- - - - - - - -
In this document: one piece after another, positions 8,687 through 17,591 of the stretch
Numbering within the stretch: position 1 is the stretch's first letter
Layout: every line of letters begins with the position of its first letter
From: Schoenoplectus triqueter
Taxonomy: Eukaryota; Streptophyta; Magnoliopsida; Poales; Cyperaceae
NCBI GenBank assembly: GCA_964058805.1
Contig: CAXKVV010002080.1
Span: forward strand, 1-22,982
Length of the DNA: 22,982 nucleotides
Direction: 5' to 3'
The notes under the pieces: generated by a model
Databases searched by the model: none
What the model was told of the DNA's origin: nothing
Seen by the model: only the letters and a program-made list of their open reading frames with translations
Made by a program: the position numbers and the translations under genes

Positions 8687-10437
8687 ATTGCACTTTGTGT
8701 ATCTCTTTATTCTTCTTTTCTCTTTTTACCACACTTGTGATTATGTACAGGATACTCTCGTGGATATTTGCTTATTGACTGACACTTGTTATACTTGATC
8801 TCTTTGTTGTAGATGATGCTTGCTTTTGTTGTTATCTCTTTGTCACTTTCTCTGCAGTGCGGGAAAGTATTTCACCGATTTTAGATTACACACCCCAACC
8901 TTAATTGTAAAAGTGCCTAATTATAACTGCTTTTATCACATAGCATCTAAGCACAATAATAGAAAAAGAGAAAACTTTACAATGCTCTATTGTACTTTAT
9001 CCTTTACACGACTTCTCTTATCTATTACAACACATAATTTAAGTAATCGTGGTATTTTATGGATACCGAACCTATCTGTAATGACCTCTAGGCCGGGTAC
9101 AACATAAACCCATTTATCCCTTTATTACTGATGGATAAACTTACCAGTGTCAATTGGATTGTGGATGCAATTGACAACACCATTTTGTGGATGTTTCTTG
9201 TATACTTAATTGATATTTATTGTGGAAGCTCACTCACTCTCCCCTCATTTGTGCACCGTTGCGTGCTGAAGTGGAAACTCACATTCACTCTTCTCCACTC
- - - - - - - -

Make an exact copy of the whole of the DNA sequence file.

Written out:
In this document: one piece after another, positions 8,687 through 17,591 of the stretch
Numbering within the stretch: position 1 is the stretch's first letter
Layout: every line of letters begins with the position of its first letter
From: Schoenoplectus triqueter
Taxonomy: Eukaryota; Streptophyta; Magnoliopsida; Poales; Cyperaceae
NCBI GenBank assembly: GCA_964058805.1
Contig: CAXKVV010002080.1
Span: forward strand, 1-22,982
Length of the DNA: 22,982 nucleotides
Direction: 5' to 3'
The notes under the pieces: generated by a model
Databases searched by the model: none
What the model was told of the DNA's origin: nothing
Seen by the model: only the letters and a program-made list of their open reading frames with translations
Made by a program: the position numbers and the translations under genes

Positions 8687-10437
8687 ATTGCACTTTGTGT
8701 ATCTCTTTATTCTTCTTTTCTCTTTTTACCACACTTGTGATTATGTACAGGATACTCTCGTGGATATTTGCTTATTGACTGACACTTGTTATACTTGATC
8801 TCTTTGTTGTAGATGATGCTTGCTTTTGTTGTTATCTCTTTGTCACTTTCTCTGCAGTGCGGGAAAGTATTTCACCGATTTTAGATTACACACCCCAACC
8901 TTAATTGTAAAAGTGCCTAATTATAACTGCTTTTATCACATAGCATCTAAGCACAATAATAGAAAAAGAGAAAACTTTACAATGCTCTATTGTACTTTAT
9001 CCTTTACACGACTTCTCTTATCTATTACAACACATAATTTAAGTAATCGTGGTATTTTATGGATACCGAACCTATCTGTAATGACCTCTAGGCCGGGTAC
9101 AACATAAACCCATTTATCCCTTTATTACTGATGGATAAACTTACCAGTGTCAATTGGATTGTGGATGCAATTGACAACACCATTTTGTGGATGTTTCTTG
9201 TATACTTAATTGATATTTATTGTGGAAGCTCACTCACTCTCCCCTCATTTGTGCACCGTTGCGTGCTGAAGTGGAAACTCACATTCACTCTTCTCCACTC